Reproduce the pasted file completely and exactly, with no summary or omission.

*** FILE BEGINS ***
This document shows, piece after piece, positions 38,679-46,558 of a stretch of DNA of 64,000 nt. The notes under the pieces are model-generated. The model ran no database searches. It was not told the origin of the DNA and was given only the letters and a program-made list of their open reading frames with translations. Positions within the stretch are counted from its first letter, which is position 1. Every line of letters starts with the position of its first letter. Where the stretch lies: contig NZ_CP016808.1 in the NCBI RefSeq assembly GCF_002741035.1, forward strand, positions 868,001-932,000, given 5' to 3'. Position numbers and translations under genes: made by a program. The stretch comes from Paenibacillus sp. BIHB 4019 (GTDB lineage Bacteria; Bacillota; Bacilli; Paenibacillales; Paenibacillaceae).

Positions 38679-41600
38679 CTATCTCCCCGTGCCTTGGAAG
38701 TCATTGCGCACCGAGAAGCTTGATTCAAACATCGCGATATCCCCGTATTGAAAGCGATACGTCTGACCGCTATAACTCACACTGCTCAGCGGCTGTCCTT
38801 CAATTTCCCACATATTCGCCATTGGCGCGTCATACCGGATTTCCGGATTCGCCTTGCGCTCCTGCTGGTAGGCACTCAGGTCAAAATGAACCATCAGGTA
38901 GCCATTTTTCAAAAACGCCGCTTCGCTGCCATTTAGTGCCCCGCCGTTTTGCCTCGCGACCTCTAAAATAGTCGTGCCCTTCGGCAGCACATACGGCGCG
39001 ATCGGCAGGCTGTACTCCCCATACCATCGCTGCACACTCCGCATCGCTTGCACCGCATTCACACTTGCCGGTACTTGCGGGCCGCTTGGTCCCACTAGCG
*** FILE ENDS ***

This document shows, piece after piece, positions 38,679-46,558 of a stretch of DNA of 64,000 nt. The notes under the pieces are model-generated. The model ran no database searches. It was not told the origin of the DNA and was given only the letters and a program-made list of their open reading frames with translations. Positions within the stretch are counted from its first letter, which is position 1. Every line of letters starts with the position of its first letter. Where the stretch lies: contig NZ_CP016808.1 in the NCBI RefSeq assembly GCF_002741035.1, forward strand, positions 868,001-932,000, given 5' to 3'. Position numbers and translations under genes: made by a program. The stretch comes from Paenibacillus sp. BIHB 4019 (GTDB lineage Bacteria; Bacillota; Bacilli; Paenibacillales; Paenibacillaceae).

Positions 38679-41600
38679 CTATCTCCCCGTGCCTTGGAAG
38701 TCATTGCGCACCGAGAAGCTTGATTCAAACATCGCGATATCCCCGTATTGAAAGCGATACGTCTGACCGCTATAACTCACACTGCTCAGCGGCTGTCCTT
38801 CAATTTCCCACATATTCGCCATTGGCGCGTCATACCGGATTTCCGGATTCGCCTTGCGCTCCTGCTGGTAGGCACTCAGGTCAAAATGAACCATCAGGTA
38901 GCCATTTTTCAAAAACGCCGCTTCGCTGCCATTTAGTGCCCCGCCGTTTTGCCTCGCGACCTCTAAAATAGTCGTGCCCTTCGGCAGCACATACGGCGCG
39001 ATCGGCAGGCTGTACTCCCCATACCATCGCTGCACACTCCGCATCGCTTGCACCGCATTCACACTTGCCGGTACTTGCGGGCCGCTTGGTCCCACTAGCG